This overriding self-interest will likely create a gap between what the player wishes his avatar would do and the game lets his avatar do. Generally speaking, people want to do good, and that desire is particularly strong in single-player games, where doing good carries no meaningful cost (maybe a little less fictitious money paid to your avatar as a reward for his quest). People call this a “power fantasy.” Fine. But it is emblematic of the noblest aspect of fantasy: its ability to train us to view doing good as the proper exercise of power.
Fallen Gods has a crueler edge to its fantasy. Although the gods’ foes are mostly wickeder than he is, and although he is certainly capable of doing some good in the world, his motivations are ultimately selfish. He can be bold and open-handed, fearless before fearful odds, clever in outwitting evil minds… but at bottom, he is not on earth to accrue Paragon points, but simply to achieve escape velocity, no matter what gets scorched in his wake or battered down along his runway. Rather than a fantasy in which the player can practice goodness, it is a fantasy that hopefully will leave the player convinced he can do better in this world than the fallen god does in the game’s world, even if the player doesn’t have the same panoply of powers.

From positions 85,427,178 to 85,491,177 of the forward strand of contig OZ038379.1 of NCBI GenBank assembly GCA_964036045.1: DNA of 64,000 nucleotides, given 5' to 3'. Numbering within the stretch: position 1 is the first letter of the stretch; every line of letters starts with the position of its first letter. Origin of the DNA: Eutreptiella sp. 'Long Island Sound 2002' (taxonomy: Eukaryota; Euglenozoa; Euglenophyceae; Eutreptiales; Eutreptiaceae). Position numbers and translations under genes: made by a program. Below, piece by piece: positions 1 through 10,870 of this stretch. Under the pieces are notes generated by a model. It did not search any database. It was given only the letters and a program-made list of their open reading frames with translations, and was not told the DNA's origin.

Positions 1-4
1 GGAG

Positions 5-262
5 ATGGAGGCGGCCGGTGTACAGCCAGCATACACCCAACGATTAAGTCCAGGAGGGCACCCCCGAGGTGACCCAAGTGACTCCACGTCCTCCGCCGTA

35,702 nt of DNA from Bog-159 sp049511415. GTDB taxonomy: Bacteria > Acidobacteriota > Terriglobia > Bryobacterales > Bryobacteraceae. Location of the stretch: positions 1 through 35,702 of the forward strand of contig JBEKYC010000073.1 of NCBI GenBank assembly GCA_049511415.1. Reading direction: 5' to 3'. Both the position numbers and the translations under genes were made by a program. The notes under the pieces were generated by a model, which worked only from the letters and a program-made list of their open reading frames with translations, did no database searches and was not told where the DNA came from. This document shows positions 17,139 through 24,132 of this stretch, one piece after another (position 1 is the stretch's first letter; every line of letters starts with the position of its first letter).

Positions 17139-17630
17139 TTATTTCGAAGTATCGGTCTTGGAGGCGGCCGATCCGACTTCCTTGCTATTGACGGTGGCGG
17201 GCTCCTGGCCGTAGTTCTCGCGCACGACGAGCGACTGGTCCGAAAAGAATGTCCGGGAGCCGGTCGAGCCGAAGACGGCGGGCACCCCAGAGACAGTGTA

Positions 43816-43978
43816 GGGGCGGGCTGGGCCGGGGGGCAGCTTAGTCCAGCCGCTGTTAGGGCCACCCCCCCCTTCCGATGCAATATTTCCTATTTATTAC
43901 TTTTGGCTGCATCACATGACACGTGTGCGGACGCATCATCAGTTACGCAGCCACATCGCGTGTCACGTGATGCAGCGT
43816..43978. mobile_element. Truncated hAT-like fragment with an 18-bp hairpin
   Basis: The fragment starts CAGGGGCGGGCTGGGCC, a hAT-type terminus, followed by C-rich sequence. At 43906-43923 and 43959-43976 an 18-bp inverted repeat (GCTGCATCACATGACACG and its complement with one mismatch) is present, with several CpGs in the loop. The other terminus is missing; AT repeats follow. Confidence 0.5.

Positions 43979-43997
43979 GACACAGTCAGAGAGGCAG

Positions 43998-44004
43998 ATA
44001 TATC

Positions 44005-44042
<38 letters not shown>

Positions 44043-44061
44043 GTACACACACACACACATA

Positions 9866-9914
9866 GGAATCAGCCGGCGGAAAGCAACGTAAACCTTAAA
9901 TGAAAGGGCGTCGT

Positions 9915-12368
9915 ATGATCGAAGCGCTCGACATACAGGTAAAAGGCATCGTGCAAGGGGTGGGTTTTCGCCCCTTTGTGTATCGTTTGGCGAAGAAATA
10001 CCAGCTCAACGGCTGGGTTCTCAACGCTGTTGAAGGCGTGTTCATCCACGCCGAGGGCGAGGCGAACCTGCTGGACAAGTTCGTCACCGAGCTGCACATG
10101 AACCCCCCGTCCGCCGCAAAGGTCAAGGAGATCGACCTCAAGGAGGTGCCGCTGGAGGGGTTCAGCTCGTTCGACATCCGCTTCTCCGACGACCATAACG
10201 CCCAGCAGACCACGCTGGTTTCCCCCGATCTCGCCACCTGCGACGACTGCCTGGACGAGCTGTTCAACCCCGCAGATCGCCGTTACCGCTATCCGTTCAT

NEXT UPDATE: Witches and Dwergs. 

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Many people have asked about our pixel graphics.  They are made, dot by dot, by Daniel Miller, an avant-garde artist currently doing a series of residencies in Asia.  He actually does very little pixel art. While his live performances cannot be captured on a website, you can get a taste for the breadth of his work in his online galleries (as is not uncommon of artists portfolios’, these contain nudity): https://www.instagram.com/bydanielmiller/ and http://bydanielmiller.com/

A little over a year ago, I talked with Dan Felder, a thoughtful commentator about P&P RPGs, about how gameplay considerations should dictate character- and world-building.  You can listen to the two parts of the interview on YouTube: Part 1 and Part 2.

King of Dragon Pass, mentioned in previous updates as a significant influence on Fallen Gods, is a gem of a game.  You can get it for PC (75% off as of 4/17/18) or iPhone. The great folks behind it are in the process of making a sequel entitled Six Ages, which looks marvelous.

I fell out of touch with Scott Dudley decades ago, but was pleased to see that he went on to be not merely a successful game developer but something of a renaissance man.  Heres his website: http://zaskoda.com/